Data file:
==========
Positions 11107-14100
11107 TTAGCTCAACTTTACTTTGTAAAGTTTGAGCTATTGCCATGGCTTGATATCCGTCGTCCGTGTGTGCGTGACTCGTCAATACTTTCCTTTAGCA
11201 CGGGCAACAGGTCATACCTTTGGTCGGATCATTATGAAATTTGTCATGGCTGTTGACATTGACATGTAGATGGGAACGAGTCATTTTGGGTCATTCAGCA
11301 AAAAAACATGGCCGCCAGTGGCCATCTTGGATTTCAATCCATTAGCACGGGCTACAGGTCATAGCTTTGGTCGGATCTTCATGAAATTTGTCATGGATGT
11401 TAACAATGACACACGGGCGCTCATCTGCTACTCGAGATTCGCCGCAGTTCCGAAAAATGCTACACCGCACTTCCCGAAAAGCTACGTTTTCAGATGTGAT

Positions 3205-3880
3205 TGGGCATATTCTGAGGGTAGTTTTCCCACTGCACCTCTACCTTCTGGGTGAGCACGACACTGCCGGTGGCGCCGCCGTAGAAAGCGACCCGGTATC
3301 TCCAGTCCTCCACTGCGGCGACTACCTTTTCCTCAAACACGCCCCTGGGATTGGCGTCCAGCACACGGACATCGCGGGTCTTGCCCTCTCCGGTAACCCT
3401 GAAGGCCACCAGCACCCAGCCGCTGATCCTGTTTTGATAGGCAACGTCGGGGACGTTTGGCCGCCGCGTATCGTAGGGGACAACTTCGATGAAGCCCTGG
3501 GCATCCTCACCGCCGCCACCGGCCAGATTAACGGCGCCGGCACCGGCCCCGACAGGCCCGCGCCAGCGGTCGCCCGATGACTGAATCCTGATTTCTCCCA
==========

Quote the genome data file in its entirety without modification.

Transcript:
Positions 11107-14100
11107 TTAGCTCAACTTTACTTTGTAAAGTTTGAGCTATTGCCATGGCTTGATATCCGTCGTCCGTGTGTGCGTGACTCGTCAATACTTTCCTTTAGCA
11201 CGGGCAACAGGTCATACCTTTGGTCGGATCATTATGAAATTTGTCATGGCTGTTGACATTGACATGTAGATGGGAACGAGTCATTTTGGGTCATTCAGCA
11301 AAAAAACATGGCCGCCAGTGGCCATCTTGGATTTCAATCCATTAGCACGGGCTACAGGTCATAGCTTTGGTCGGATCTTCATGAAATTTGTCATGGATGT
11401 TAACAATGACACACGGGCGCTCATCTGCTACTCGAGATTCGCCGCAGTTCCGAAAAATGCTACACCGCACTTCCCGAAAAGCTACGTTTTCAGATGTGAT

Positions 3205-3880
3205 TGGGCATATTCTGAGGGTAGTTTTCCCACTGCACCTCTACCTTCTGGGTGAGCACGACACTGCCGGTGGCGCCGCCGTAGAAAGCGACCCGGTATC
3301 TCCAGTCCTCCACTGCGGCGACTACCTTTTCCTCAAACACGCCCCTGGGATTGGCGTCCAGCACACGGACATCGCGGGTCTTGCCCTCTCCGGTAACCCT
3401 GAAGGCCACCAGCACCCAGCCGCTGATCCTGTTTTGATAGGCAACGTCGGGGACGTTTGGCCGCCGCGTATCGTAGGGGACAACTTCGATGAAGCCCTGG
3501 GCATCCTCACCGCCGCCACCGGCCAGATTAACGGCGCCGGCACCGGCCCCGACAGGCCCGCGCCAGCGGTCGCCCGATGACTGAATCCTGATTTCTCCCA